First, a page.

A letter from a survivor of the Nazi extermination camp in Sobibor has been discovered 75 years after the war by Amsterdam’s Resistance Museum.
The letter by Jules Schelvis to his cousin Karel Stroz, dated May 7, 1945, is the earliest evidence from a Dutch survivor of the existence of Sobibor, which was razed to the ground by the Nazis in 1943 following a prisoners’ uprising.
An estimated 180,000 predominantly Jewish prisoners, 33,000 of them from the Netherlands, were murdered in the camp near Lublin in Poland. Just 18 Dutch detainees survived, including Schelvis, who dedicated the rest of his life to ensuring the horrors of the camp were not forgotten. He died in 2016, aged 95.
In the letter, he wrote: ‘Gretha, David, Hella, Chel and Herman were, I am 99 per cent sure, gassed immediately on arriving at SS special camp Sobibor, near Lublin.
‘It will be painful for you to read all of this, but I have to tell you nonetheless.’
The letter, still sealed, was bequeathed to the Resistance Museum and discovered by researcher Jos Sinnema. Schelvis wrote it in Vaihingen hospital, near Stuttgart, in the final days of the war, and gave it to another camp survivor who was on his way back to the Netherlands, but for reasons that are unclear it never arrived.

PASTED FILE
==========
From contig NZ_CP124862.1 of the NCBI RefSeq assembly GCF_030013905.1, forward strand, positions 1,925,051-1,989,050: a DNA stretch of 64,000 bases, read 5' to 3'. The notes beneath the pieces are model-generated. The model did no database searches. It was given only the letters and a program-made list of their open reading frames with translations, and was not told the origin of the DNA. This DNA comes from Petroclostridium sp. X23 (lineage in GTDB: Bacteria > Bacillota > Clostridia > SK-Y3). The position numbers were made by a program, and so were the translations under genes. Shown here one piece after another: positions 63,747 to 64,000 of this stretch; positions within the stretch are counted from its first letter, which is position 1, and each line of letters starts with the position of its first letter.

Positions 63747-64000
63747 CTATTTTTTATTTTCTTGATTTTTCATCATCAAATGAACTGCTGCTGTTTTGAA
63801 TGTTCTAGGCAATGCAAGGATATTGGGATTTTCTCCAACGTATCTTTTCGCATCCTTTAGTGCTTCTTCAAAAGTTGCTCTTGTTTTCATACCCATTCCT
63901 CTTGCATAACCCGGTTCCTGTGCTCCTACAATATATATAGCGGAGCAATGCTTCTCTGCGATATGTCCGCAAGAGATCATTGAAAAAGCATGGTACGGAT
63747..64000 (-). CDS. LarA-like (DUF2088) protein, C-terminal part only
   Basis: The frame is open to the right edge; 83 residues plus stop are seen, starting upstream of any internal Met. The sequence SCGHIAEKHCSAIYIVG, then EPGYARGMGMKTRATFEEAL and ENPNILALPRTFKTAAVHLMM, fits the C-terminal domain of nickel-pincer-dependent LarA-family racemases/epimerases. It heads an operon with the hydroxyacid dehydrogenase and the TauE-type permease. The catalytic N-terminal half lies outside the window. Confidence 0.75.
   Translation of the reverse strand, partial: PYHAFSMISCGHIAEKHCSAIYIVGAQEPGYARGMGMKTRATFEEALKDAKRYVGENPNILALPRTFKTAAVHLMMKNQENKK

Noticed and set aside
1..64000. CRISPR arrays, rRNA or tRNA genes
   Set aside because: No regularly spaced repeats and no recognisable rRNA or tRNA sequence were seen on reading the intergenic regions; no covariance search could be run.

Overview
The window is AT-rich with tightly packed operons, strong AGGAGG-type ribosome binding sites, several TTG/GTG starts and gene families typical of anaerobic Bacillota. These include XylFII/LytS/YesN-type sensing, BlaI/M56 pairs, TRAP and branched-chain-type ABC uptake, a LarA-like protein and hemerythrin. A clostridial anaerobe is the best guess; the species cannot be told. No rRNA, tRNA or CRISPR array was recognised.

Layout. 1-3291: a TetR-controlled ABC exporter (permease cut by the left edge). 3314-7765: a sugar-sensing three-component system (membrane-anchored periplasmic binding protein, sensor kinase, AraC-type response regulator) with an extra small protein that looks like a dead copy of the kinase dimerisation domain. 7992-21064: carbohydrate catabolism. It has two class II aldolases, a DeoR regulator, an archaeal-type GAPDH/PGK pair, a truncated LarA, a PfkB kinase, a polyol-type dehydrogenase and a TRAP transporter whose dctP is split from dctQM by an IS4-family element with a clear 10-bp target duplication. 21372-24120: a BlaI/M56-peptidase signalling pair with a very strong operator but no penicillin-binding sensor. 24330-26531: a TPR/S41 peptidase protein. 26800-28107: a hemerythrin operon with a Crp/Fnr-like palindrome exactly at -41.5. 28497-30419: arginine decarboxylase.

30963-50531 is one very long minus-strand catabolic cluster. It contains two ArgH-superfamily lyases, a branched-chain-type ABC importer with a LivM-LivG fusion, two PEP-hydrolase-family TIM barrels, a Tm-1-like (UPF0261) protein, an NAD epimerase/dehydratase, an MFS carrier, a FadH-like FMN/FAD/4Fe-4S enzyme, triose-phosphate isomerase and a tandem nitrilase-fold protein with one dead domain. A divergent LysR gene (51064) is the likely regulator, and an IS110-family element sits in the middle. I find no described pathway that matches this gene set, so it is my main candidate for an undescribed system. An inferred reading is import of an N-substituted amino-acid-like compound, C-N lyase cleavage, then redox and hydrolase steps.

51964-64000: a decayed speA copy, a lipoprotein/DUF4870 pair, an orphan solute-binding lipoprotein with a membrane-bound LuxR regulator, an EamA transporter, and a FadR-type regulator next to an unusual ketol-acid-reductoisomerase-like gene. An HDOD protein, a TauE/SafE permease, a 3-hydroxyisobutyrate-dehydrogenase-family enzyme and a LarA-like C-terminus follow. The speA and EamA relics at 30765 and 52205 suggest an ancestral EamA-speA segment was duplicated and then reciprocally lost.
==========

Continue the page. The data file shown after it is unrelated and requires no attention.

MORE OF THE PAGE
‘I fell off my chair,’ said Sinnema of his reaction to opening the envelope. ‘It felt like a time capsule, something you open after it’s been closed for a very long time.
‘This is something the family were supposed to receive. It feels very special, but at the same time onerous, because you’re the first person to read something that wasn’t meant for you.’
Sinnema was able to deliver the letter to Stroz, who still lives in Amsterdam, after 75 years. Stroz said it was likely that the man asked to deliver it, Nico Staal, had been unable to find him in the chaotic weeks after the war. ‘There were no trams and people were in poor health. Staal would have had to walk a very long way to deliver the letter,’ he told NOS.
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